A nanoparticle spray can turn regular paper into superpaper, rendering it waterproof, antimicrobial, magnetic and probably very expensive. Who said paper was an old technology?
Scientists at the Istituto Italiano di Tecnologia in Genoa, Italy, developed a process to cover any cellulose fiber, like paper or fabric, with a reactive coating. It involves combining the fiber molecules with a nanoparticle solution, creating a polymer matrix.
Artist Lisa Nilsson's "Tissue Series" is a collection of some pretty incredible paper work--she used a technique called quilling or paper filigree ("a technique of rolling and shaping narrow strips of paper [...] first practiced by Renaissance nuns and monks who made artistic use of the gilded edges of worn out bibles") to reconstruct various parts of the human body with only paper. Check out more at her site.
I'll start you guys off with a quote here: In talking about Sony's new battery technology, which uses old cellulose product like newspapers and cardboard to generate electricity, the BBC says: "Their work builds on a previous project in which they used fruit juice to power a Walkman music player." Thank you, crazy Sony recycling-engineers.
The World Wildlife Federation announced the creation of its first file format, WWF, designed as a replacement for PDF. It's essentially identical to PDF, except for one key difference: It can't be printed. The WWF hopes this will reduce unnecessary paper use, or at least bring some attention to the fact that lots of paper use is unnecessary.
The problem with most e-paper, as we've come to know it, is that it's not actually anything like paper. Most e-readers like the Amazon Kindle use a glass substrate embedded with complex circuitry to achieve the visual appearance of paper rather than the glow of a computer screen. But a new kind of e-paper under development at the University of Cincinnati could change all that by putting e-ink where it belongs: on e-paper that's actually made out of paper.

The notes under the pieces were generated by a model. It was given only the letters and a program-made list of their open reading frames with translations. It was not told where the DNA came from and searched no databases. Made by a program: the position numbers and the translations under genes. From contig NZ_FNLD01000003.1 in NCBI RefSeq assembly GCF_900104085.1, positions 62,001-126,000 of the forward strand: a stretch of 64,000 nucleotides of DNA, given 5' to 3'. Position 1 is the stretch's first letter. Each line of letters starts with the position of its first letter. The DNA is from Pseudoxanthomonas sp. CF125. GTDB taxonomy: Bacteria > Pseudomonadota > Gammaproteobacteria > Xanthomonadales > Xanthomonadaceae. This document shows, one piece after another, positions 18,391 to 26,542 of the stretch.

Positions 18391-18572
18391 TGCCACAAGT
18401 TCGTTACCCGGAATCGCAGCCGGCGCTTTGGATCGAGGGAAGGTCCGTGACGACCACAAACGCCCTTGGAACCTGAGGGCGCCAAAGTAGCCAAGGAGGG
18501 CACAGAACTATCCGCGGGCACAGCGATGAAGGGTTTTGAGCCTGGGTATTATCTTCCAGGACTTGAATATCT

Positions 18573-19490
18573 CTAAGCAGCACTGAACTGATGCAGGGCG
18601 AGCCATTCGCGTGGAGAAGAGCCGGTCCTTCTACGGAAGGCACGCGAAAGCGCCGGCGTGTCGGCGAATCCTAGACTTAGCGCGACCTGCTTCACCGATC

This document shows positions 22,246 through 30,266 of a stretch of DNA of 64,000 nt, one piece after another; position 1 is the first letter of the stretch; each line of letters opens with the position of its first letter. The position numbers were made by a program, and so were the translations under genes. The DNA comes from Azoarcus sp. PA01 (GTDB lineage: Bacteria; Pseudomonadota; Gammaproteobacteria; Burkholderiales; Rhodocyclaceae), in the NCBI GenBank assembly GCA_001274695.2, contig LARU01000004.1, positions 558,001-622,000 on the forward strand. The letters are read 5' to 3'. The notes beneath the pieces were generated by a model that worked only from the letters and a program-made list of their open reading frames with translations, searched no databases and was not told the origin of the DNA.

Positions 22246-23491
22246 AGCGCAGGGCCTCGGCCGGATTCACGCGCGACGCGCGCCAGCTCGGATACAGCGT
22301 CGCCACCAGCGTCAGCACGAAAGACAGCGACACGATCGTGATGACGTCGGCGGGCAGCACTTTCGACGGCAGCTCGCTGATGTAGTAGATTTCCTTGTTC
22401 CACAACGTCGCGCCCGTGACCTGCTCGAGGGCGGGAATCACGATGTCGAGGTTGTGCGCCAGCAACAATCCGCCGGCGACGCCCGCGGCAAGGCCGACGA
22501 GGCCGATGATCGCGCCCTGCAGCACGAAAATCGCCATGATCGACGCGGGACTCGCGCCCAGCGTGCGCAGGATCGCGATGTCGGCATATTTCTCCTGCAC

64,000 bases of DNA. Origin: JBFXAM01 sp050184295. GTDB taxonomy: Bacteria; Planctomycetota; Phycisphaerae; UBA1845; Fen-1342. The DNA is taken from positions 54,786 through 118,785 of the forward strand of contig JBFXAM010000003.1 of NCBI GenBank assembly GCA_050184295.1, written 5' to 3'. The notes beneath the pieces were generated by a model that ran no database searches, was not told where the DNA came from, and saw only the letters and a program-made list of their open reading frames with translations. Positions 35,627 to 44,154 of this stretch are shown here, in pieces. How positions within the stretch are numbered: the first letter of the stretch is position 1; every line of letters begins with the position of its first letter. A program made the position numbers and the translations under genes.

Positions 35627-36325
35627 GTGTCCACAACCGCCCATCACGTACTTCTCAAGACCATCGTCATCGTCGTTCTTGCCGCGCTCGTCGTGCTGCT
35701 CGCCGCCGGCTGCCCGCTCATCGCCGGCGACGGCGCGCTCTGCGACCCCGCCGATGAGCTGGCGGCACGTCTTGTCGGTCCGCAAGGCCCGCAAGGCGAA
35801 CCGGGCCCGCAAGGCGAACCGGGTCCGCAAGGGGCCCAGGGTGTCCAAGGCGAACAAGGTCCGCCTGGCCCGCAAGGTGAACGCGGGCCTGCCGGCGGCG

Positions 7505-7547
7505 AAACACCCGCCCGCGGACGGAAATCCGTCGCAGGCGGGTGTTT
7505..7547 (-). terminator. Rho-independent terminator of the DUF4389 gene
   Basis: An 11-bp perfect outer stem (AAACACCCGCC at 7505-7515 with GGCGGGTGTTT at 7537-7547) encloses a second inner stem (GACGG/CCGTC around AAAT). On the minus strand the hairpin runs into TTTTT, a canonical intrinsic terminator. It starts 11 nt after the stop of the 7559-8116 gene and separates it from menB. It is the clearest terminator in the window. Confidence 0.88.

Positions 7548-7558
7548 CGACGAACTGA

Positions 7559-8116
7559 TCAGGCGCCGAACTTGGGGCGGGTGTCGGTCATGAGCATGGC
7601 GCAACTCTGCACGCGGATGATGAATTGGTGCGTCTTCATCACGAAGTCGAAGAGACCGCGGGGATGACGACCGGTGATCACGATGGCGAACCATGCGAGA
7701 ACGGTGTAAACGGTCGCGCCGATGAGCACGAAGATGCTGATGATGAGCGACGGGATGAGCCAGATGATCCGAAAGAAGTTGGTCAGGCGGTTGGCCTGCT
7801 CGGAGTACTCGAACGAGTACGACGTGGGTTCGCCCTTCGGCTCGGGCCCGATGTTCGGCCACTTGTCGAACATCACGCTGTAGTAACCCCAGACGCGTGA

Buildings or commercial jetliners could soon get a protective coating of shatter-resistant armor similar to the material lining abalone shells. Finnish researchers have developed the lightweight reinforcement so that people can simply paint it on whatever structure, reports Technology Review.
Figuring out how to recycle TPS reports and office printouts appears to have become a passion for Japanese engineers, as DigInfo News has discovered in recent days. If the "White Goat" machine that converts paper sheets into toilet paper failed to appeal, consider this supposedly eco-friendly printer that can erase old documents and reuse them up to 1,000 times per special page.
There's an early 2010 contender for an office innovation award, or at least the best name for an office innovation. DigInfo News brings us a very special report on "White Goat," a miracle-working machine by Oriental Co., Ltd that directly recycles office paper into toilet paper. Users need only add water along with any embarrassing e-mail printouts or unwanted TPS reports they need shredded, and out comes TP of dubious softness.